We’ve all been in the position where we want to land that dream job or even a temporary job to see you through until that perfect permanent position arises. Which means, we all know that very important first step…send over your CV.
While all CVs are different, which is a good thing; you would be surprised at the number of people making the same mistakes. By simply correcting these, you will stand yourself in a much stronger position for that all important “stand out CV” the recruiter is looking for. Don’t just take our word for it, we’ve caught up with our clients to give you the top 10 “turn offs” and how to correct them.
1) DON’T open your CV with a generic statement Example: “I am a well organised, hardworking and highly motivated individual” That’s great that you are, but say something that highlights your personality and work ethic then always bring it back to how it benefits the role you are applying for. Don’t forget to give examples, we love examples.
2) DON’T have short stints in roles. Okay… easier said than done! We know it happens, many of us can hold our hands up to moving around jobs in a short space of time in order to know what it is we want and sometimes things just aren’t what you expected. Just be sure to have valid reasons for why the short stints occurred, what you gained from each role and emphasise that you know what you’re looking for now and this particular opportunity is just that. Even as a contractor it’s good to show some longevity in a role and be able to demonstrate the impact you have had there.
3) DON’T forget good grammar Proof read, walk away, come back and proof read again. Make sure you’re using spell check but DO NOT rely on it. If you have put the wrong word in but have spelt it write (see what I did there) it won’t pick it up. Ask someone else to read over your CV, a fresh pair of eyes always helps. Remember, although grammar may have nothing to do with your ability to do a job well, do it wrong and it really makes a strong (bad) first impression.
4) DON’T forget end dates Put the dates on! It’s so important that companies can feel like they have a solid understanding of the time you’ve spent in different roles and any time you may have been out of work. If you don’t put the dates on they will think the worst!
5) DON’T be inconsistent Again, proof read! Highlight the whole of your CV and check the font and sizing matches, take pride in making it presentable, after all it is the first impression someone is going to get of you!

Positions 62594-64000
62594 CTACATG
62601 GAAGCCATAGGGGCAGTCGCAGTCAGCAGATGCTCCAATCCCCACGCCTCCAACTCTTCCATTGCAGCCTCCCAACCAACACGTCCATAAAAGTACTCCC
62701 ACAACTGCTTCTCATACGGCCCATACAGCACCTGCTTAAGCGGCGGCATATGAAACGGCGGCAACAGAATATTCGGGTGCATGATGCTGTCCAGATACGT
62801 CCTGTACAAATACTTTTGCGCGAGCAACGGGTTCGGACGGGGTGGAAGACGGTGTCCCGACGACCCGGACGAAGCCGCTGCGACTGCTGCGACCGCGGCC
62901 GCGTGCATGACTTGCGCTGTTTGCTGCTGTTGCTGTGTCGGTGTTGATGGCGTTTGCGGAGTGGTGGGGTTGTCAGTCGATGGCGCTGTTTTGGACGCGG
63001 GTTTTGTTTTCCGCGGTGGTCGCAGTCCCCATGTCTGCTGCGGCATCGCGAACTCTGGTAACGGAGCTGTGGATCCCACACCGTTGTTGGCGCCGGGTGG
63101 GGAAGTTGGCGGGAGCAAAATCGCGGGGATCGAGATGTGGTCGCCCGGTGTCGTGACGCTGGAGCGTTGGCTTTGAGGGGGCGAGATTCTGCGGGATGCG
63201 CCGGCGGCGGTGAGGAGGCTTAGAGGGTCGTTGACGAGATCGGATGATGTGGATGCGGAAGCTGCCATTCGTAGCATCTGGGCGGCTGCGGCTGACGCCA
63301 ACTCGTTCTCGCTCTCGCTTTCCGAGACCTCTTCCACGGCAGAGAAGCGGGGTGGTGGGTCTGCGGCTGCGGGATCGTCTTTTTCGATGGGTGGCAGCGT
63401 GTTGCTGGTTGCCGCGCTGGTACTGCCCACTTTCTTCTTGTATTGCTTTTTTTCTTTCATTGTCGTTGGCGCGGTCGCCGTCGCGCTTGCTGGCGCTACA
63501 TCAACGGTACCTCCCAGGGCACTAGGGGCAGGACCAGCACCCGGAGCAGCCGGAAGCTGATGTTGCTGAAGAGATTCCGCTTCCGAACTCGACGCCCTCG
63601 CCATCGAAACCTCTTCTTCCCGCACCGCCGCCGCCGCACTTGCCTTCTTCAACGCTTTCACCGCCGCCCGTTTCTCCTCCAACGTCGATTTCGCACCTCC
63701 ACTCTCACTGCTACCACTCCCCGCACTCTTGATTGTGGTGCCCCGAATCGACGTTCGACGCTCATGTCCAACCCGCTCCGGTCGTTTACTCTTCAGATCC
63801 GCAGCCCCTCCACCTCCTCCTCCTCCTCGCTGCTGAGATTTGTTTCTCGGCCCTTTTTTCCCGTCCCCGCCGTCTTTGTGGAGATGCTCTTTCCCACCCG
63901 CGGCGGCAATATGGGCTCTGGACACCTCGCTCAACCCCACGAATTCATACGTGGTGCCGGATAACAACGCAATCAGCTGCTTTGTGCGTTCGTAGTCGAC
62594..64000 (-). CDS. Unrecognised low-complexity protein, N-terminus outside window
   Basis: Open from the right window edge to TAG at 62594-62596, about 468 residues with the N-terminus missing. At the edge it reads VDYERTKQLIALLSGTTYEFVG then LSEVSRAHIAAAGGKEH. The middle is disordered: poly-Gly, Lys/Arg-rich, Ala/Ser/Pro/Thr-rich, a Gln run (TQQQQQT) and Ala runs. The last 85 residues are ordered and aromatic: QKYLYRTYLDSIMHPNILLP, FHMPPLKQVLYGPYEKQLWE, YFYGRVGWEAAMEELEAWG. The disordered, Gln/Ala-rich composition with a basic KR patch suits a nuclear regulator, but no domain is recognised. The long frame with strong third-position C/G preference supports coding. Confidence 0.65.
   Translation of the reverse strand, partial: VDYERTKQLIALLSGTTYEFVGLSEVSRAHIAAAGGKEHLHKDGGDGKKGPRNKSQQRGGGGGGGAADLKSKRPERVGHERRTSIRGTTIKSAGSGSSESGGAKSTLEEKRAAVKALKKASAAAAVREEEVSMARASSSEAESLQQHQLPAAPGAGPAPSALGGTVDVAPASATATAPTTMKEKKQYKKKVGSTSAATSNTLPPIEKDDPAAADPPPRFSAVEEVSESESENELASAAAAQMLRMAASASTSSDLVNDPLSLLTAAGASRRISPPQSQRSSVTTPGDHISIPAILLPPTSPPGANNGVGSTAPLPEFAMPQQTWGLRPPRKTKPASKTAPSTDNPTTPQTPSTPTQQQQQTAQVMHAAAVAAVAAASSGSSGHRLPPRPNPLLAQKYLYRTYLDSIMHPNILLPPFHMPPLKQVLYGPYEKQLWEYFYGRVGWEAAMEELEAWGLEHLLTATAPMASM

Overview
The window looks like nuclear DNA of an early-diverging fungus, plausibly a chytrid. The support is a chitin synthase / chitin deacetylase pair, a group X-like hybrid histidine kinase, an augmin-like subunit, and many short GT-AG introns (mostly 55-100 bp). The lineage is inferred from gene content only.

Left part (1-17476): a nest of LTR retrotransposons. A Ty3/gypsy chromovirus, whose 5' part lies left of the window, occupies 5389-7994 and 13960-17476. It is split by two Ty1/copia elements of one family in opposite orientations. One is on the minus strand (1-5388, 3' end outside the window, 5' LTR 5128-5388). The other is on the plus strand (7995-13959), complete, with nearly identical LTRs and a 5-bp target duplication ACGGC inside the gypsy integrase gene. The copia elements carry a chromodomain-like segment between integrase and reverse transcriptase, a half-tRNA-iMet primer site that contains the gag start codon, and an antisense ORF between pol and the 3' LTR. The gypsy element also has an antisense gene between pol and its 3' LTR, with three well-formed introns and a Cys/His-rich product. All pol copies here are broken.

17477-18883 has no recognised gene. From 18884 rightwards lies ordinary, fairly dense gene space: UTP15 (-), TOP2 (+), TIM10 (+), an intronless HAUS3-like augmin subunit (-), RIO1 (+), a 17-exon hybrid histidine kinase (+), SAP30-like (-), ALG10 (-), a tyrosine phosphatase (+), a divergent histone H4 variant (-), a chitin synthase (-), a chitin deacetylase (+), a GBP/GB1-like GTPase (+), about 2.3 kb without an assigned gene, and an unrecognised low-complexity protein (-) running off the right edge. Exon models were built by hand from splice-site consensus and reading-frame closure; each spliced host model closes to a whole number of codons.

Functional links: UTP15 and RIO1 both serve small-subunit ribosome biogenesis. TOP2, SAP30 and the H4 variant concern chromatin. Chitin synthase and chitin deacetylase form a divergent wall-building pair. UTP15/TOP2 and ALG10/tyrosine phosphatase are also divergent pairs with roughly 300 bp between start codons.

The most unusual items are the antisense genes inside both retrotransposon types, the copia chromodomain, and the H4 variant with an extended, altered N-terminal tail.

6) DON’T list skills you haven’t got Have a specific section for skills you’re interested in learning. For a tech skill mention why you have an interest in it and what you’re doing to learn more about it, e.g. going to meet-ups, reading in your own time, projects in your own time… Github contributions are always great! Make sure it’s clear what you’ve worked with and what you want to work with.
7) DON’T use one short line to describe your most current roles Don’t get me wrong, you don’t want an essay for every role you’ve had, but you do need to mention your top duties so the person reading it understands what you did on a day to day basis. For bonus points adapt this to each position you apply to so you can highlight anything you’ve done in previous roles that is relevant to the role you want.
8) DON’T talk about yourself in the third person Please, just don’t! To some people this can come across as pompous, to others just flat out weird! But ultimately, it will always come across as you sounding really removed from the person being spoken about. Your CV should give the person reading it an understanding of your skills but also of you as a person, make it personal! Just ‘I’, ‘my’ and ‘me’ please!
9) DON’T have a super long CV Pages, pages and more pages! It’s great that you’ve thought to list every role you’ve ever had but no one is going to go through 10 pages of CV! Make sure the last few roles are detailed and prior to that list your companies and just write one paragraph that summarises the experience and skills you’ve taken from those positions. I recommend 3 pages as a maximum for anyone, but ideally a 2 page CV.
10) DON’T leave gaps in employment unexplained A lot of people will have gaps in employment at some point, whether it’s for travelling, education, illness or anything else life may unexpectedly throw at them. That’s fine, but explain it! Companies will want to hear why there’s been a break in employment and, if applicable, what was gained from that time away. If not, they will assume you have done nothing and have no good reason for doing so.